RHC Lifting Ltd feature in November’s issue of Hoist Magazine (Issue 86), occupying the front cover and centre double-page spread in the magazine. The article examines how RHC installed eight additional ADC cranes in Airbus’ A380 wing assembly facility in Broughton, North Wales.
A copy of the article can be viewed below:
RHC Lifting Ltd has devised a special lifting rig for the installation of eight new underslung latching cranes at the Airbus A380 wing assembly facility in Broughton, North Wales.
The eight ADC cranes have been installed in the existing A380 wing manufacturing facility, alongside 16 Demag latching crane systems already in operation as part of the manufacturing process. The new cranes have a lifting height of 20m, a SWL of 6.3t and span 30m apiece.
Phil Goodway, director of RHC, says this contract posed a number of different challenges that had to be overcome in order to satisfy the requirements of the lift and of Airbus itself. This included the need to maintain continuous operation of the production line during installation of the cranes; installation of the cranes in a restricted work space; and fully integrating the cranes into the existing production line so operators experience no problems when loads pass from the Demag cranes to the new ADC cranes, and vice versa. The lifting rig was the solution to all these issues for RHC. “We devised the lifting rig based on the needs of the project and the customer,” Goodway says.
“The original 16 cranes were installed with mobile cranes through the roof during the construction of the facility. We obviously couldn’t do that.”
“Other factors preventing the use of a similar lift were the lack of floor space for a mobile crane, and the fact that the floor now in the facility wasn’t designed to carry the load of a mobile crane. We’d have needed a 250t capacity crane to carry out the lift, and that’s too heavy for the floor to take.”
Goodway adds that a mobile crane standing in the facility would have made it difficult to allow manufacturing to continue, as well as being expensive due to the downtime and other associated costs. Instead, the lifting rig was used to overcome all these issues. The cranes, which were supplied in two parts by ADC, were moved into position using a single point lift by the existing Demag cranes, and then fully assembled and wired on the ground by RHC’s assembly team.
The lifting rig itself was then positioned underneath the cranes, and special deck eye plates attached to the gantry beams to allow them to be lifted into place by the lifting team using four 12.5t capacity SWF Nova hoists. The SWF hoists were operated with an Autec MJ radio remote control system that allowed RHC to switch between operating all four hoists at once or individually. The process of lifting the cranes only took five minutes in itself, Goodway says, and then, once in place, the rig, SWF hoists and attachments were lowered back to the ground. A third team then took over installation, carrying out electrical commissioning, and levelling and aligning the cranes with the facility’s existing lifting equipment.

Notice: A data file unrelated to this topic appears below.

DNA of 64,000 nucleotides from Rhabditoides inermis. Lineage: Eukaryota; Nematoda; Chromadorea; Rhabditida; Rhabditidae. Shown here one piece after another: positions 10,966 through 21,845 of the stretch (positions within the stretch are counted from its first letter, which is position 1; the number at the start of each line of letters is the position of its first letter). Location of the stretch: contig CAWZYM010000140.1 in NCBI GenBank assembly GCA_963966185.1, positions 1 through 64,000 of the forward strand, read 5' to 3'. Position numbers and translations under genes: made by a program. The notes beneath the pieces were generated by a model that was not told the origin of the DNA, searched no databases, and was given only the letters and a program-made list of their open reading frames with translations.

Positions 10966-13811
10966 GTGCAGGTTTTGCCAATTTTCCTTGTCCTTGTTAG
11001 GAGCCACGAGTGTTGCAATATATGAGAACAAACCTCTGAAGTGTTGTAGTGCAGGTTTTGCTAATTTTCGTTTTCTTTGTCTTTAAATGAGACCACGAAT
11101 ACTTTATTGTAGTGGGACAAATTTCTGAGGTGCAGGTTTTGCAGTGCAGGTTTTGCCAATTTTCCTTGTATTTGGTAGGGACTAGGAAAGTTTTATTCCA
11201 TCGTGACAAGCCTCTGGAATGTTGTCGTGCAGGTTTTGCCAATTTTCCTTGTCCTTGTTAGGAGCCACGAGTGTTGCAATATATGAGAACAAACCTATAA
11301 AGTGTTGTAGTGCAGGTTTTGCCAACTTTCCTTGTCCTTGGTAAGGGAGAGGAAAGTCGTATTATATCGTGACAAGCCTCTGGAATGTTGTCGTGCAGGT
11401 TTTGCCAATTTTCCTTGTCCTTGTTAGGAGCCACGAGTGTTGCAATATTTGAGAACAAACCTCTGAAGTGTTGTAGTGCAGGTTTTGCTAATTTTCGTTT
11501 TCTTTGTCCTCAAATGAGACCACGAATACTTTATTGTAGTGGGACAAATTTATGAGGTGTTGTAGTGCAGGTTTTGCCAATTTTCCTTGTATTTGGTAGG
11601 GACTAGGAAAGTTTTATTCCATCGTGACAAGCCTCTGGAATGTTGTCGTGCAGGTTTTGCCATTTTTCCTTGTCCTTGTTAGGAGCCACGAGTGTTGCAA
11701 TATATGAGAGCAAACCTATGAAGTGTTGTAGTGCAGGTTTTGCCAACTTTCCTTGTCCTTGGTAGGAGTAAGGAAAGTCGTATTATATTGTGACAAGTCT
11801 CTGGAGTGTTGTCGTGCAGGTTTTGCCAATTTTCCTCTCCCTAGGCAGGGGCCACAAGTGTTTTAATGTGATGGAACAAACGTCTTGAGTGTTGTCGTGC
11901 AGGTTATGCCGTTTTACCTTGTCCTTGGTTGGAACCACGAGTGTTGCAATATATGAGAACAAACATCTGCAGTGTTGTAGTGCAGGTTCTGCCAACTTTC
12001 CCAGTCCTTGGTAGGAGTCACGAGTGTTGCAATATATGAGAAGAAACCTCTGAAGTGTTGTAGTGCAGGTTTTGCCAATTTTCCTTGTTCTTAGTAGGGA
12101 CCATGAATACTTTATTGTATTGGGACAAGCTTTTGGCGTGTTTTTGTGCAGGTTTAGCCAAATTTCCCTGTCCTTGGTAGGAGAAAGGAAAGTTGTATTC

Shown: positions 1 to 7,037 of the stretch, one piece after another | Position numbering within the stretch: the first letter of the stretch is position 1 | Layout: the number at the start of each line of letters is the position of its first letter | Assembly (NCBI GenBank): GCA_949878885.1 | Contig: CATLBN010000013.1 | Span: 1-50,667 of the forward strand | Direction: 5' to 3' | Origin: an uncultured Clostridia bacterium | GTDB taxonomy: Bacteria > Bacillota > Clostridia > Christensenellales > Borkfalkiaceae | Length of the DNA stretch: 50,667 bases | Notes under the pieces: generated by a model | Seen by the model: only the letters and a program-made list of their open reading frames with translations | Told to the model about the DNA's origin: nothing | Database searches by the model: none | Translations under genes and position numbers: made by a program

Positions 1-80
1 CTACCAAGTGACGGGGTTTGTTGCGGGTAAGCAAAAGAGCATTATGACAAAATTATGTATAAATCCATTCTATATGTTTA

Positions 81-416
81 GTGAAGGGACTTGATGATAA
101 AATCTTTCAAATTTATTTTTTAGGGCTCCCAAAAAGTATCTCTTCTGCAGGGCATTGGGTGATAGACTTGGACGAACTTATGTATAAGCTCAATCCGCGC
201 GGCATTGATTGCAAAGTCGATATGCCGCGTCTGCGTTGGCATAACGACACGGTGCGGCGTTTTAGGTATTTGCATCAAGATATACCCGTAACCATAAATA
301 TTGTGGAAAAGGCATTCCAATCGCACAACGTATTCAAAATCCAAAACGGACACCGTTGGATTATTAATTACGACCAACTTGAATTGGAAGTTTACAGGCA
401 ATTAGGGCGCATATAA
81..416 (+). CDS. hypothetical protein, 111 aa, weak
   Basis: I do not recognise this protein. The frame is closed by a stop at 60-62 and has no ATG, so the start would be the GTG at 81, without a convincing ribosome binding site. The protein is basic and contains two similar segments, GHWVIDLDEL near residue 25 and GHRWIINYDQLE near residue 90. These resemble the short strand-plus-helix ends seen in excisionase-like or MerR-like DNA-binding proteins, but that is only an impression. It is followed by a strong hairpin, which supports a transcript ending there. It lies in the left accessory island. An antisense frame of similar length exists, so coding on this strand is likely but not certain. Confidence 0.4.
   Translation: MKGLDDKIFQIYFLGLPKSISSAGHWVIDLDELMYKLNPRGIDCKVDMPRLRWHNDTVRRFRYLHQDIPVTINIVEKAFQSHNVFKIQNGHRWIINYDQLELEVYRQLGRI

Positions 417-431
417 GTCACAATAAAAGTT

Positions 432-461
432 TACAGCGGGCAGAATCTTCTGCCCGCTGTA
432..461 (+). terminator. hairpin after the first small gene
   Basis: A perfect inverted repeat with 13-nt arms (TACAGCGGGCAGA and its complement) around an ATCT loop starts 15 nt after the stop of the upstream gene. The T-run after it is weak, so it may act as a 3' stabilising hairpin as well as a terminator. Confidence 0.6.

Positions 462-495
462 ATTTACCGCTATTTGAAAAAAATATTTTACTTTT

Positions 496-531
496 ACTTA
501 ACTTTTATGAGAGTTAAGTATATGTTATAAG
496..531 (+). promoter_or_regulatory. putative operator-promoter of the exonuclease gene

All told, Goodway says, the installation of each pair of cranes took four days, with the installation team getting more adept at using the lifting rig as they moved through the installation process.
The use of the lifting rig helped improve safety on the job, as most of the preparation was carried out on the ground and there was no need for a mobile crane moving loads around the facility.
RHC was also contracted to manufacture, install and test the latching and control system for the cranes. This was particularly important in ensuring the new cranes could communicate and operate with the existing Demag cranes, Goodway says. For this, RHC used a Siemens PLC and inverter drives. This, Goodway adds, has provided a modern and versatile control system that is still compatible with the existing cranes.
“Airbus are extremely pleased,” Goodway says. “[The lifting rig] allowed us flexibility to work around production, and permitted Airbus access at all times if they needed to get something in or out of the production jig.”
The lifting rig is now available for sale or rent. The Airbus job was RHC’s biggest, but they are now working on the design and installation of a SWF multi latching crane system for GKN Aerospace’s new manufacturing plant in Avonmouth in the UK. Goodway says GKN has presented RHC with a “number of technical challenges”, and that Siemens, who again is providing the control system for the cranes, expects this to become one of the most technically advanced systems in Europe.
RHC Lifting Limited
Stover Trading Estate
Tel: 01454 332270
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